Katherine Blunt Portfolio/Penguin (2022)
California is having more and more wildfires because of climate change, poor tree management creating fire hazards, and antiquated power lines. In 2018, the failure of a 100-year-old rusted electrical hook sparked the Camp Fire, the world’s most expensive natural disaster that year. The blaze forced Pacific Gas and Electric into temporary bankruptcy. Journalist Katherine Blunt’s disturbing history of California’s environmental calamity ends in 2021, with the company’s new chief executive announcing costly underground power lines.
The Biggest Ideas in the Universe
Sean Carroll Oneworld (2022)
Theoretical physicist and philosopher Sean Carroll specializes in quantum mechanics, gravity and cosmology. He aims to create a world in which “most people have informed views and passionate opinions” about modern physics. His skilful book, the first of a planned trilogy, covers space, time and motion. Unlike most introductory physics books for the interested amateur, it includes mathematical equations, cogently explained but not solved, as well as the expected metaphorical language.
Cancer Virus Hunters
Gregory J. Morgan Johns Hopkins Univ. Press (2022)
One-fifth of cancers in people worldwide are caused by tumour viruses such as hepatitis B. Work stemming from these pathogens won seven Nobel prizes between 1966 and 2020, notes historian Gregory Morgan in his authoritative but accessible chronicle. Yet tumour virology is rarely mentioned in discussions of how molecular biology opened our understanding of cancer. As Morgan observes in his path-breaking history, this inhibits a complete understanding of this field as a technoscientific force.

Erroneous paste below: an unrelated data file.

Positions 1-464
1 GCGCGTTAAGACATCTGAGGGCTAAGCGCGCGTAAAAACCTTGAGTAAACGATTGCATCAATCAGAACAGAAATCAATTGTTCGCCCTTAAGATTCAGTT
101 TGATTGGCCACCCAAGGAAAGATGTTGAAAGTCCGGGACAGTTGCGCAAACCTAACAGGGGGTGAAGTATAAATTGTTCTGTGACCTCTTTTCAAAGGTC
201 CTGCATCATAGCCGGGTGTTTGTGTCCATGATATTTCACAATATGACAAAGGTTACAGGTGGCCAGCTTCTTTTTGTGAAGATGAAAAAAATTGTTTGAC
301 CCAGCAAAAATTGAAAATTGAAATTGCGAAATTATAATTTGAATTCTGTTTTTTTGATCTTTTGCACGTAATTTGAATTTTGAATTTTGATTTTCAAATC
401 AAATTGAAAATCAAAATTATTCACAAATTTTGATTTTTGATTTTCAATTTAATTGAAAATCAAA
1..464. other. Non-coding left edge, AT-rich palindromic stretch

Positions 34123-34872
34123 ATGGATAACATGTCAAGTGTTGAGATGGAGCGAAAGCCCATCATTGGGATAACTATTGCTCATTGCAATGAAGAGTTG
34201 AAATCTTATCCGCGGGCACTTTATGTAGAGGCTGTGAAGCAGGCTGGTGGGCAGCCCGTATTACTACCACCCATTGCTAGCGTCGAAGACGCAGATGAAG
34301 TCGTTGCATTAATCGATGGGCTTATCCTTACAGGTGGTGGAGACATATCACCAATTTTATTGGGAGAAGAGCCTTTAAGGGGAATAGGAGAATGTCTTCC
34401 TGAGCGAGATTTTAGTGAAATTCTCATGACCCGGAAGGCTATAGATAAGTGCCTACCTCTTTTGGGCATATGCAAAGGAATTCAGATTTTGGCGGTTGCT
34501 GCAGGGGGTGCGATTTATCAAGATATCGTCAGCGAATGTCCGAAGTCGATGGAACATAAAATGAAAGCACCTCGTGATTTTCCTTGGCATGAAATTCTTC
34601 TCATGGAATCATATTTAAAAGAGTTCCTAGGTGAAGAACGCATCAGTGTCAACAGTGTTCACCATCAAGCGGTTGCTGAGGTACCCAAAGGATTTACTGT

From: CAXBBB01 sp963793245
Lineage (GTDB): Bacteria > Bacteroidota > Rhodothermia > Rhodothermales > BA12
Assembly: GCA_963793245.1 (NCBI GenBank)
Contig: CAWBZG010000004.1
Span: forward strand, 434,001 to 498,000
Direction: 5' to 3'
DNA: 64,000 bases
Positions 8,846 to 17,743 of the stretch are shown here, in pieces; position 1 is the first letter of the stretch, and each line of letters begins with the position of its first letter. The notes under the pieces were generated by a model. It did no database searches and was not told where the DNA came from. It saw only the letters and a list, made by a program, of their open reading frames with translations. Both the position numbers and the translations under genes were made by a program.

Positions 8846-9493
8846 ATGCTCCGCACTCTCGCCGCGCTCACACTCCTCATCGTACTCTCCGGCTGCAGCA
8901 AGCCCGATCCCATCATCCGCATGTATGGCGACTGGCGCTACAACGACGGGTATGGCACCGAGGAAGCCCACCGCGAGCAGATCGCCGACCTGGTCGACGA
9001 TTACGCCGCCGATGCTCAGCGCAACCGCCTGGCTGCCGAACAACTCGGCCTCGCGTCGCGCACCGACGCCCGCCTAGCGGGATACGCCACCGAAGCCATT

Paco Calvo with Natalie Lawrence Bridge Street (2022)
Humans are so focused on “brain-centric consciousness”, says philosopher of science Paco Calvo, “that we find it difficult to imagine other kinds of internal experience”. Might plants be intelligent (‘sapiens’)? His challenging book is aimed at both believers in this possibility and non-believers. His experiments, such as putting the touch-sensitive plant Mimosa pudica to ‘sleep’ with anaesthetic, provoke thought, as does his note that Charles Darwin requested burial under an ancient village yew, rather than in Westminster Abbey.
Dimitris Xygalatas Profile (2022)
Just before anthropologist Dimitris Xygalatas’s university went into COVID-19 lockdown, his students had one main concern: would there be a graduation ceremony? We care deeply about rituals, he notes in his wide-ranging and well-written survey, because they help us to “cope with many of life’s challenges”, even if we do not understand how — the “ritual paradox”. Scientific investigation has been tricky, because rituals do not flourish in a laboratory, but wearable sensors and brain-imaging technology help.
The author declares no competing interests.